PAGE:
References on Salicylates for those with Mast Cell Activation Syndrome or Histamine Intolerance

Baenkler H. W. (2008). Salicylate intolerance: pathophysiology, clinical spectrum, diagnosis and treatment. Deutsches Arzteblatt international, 105(8), 137–142. https://doi.org/10.3238/arztebl.2008.0137

Casterline C. L. (1975). Intolerance to aspirin. American family physician, 12(5), 119–122.

McInnes I. B. (2003). Leukotrienes, mast cells, and T cells. Arthritis research & therapy, 5(6), 288–289. https://doi.org/10.1186/ar1017

Narayanankutty, A., Reséndiz-Hernández, J. M., Falfán-Valencia, R., & Teran, L. M. (2013). Biochemical pathogenesis of aspirin exacerbated respiratory disease (AERD). Clinical biochemistry, 46(7-8), 566–578. https://doi.org/10.1016/j.clinbiochem.2012.12.005

Race, S. Salicylate Sensitivity. Food Can Make You Ill website. n.d. Accessed December 10, 2020.

Rechenauer, T., Raithel, M., Götze, T., Siebenlist, G., Rückel, A., Baenkler, H. W., Hartmann, A., Haller, F., & Hoerning, A. (2018). Idiopathic Mast Cell Activation Syndrome With Associated Salicylate Intolerance. Frontiers in pediatrics, 6, 73. https://doi.org/10.3389/fped.2018.00073

Swain, A. R., Dutton, S. P., & Truswell, A. S. (1985). Salicylates in foods. Journal of the American Dietetic Association, 85(8), 950–960.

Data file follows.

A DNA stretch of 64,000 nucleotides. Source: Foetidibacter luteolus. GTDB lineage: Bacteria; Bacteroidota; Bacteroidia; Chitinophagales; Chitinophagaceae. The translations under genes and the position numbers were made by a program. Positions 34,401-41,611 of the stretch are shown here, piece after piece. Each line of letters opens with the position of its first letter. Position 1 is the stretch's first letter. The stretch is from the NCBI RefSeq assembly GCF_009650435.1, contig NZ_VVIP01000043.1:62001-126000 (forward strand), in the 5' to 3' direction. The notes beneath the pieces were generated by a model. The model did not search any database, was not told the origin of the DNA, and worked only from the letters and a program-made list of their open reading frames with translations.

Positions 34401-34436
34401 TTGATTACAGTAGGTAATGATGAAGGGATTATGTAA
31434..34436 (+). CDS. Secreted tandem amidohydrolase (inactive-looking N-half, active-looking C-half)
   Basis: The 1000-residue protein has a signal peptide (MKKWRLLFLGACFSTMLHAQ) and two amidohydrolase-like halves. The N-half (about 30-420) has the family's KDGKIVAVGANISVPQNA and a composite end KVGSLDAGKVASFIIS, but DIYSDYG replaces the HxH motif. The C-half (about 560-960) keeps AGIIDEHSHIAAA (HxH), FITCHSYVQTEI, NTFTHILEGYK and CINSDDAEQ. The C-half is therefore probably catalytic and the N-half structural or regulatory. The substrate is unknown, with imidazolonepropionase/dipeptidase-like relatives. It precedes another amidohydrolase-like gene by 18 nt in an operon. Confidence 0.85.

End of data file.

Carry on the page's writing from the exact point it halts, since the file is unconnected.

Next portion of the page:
Comments

  1. Sandra Reed

    Great information Beth. I wish there were a definitive test for salicylate. I did organic acid test it was high. However In the beginning I was using Quercetin and I actually did well with it. I stopped upon learning more about Salicsylate and saw Organic test. Now really confused.

    1. Suz, Mast Cell 360 Team

      Getting all the pieces of the puzzle in place can take some time and a lot of work. We understand! That’s where a practice like ours or working with a nutritionist 1:1 can be helpful.
      Suz

  2. Helia

    Thank you Beth for this invaluable information. I’m very salicylate sensitive. can’t even tolerate low sal only negligible ones. I also have a erosive duodenum. what supplements do you recommend to heal the gut?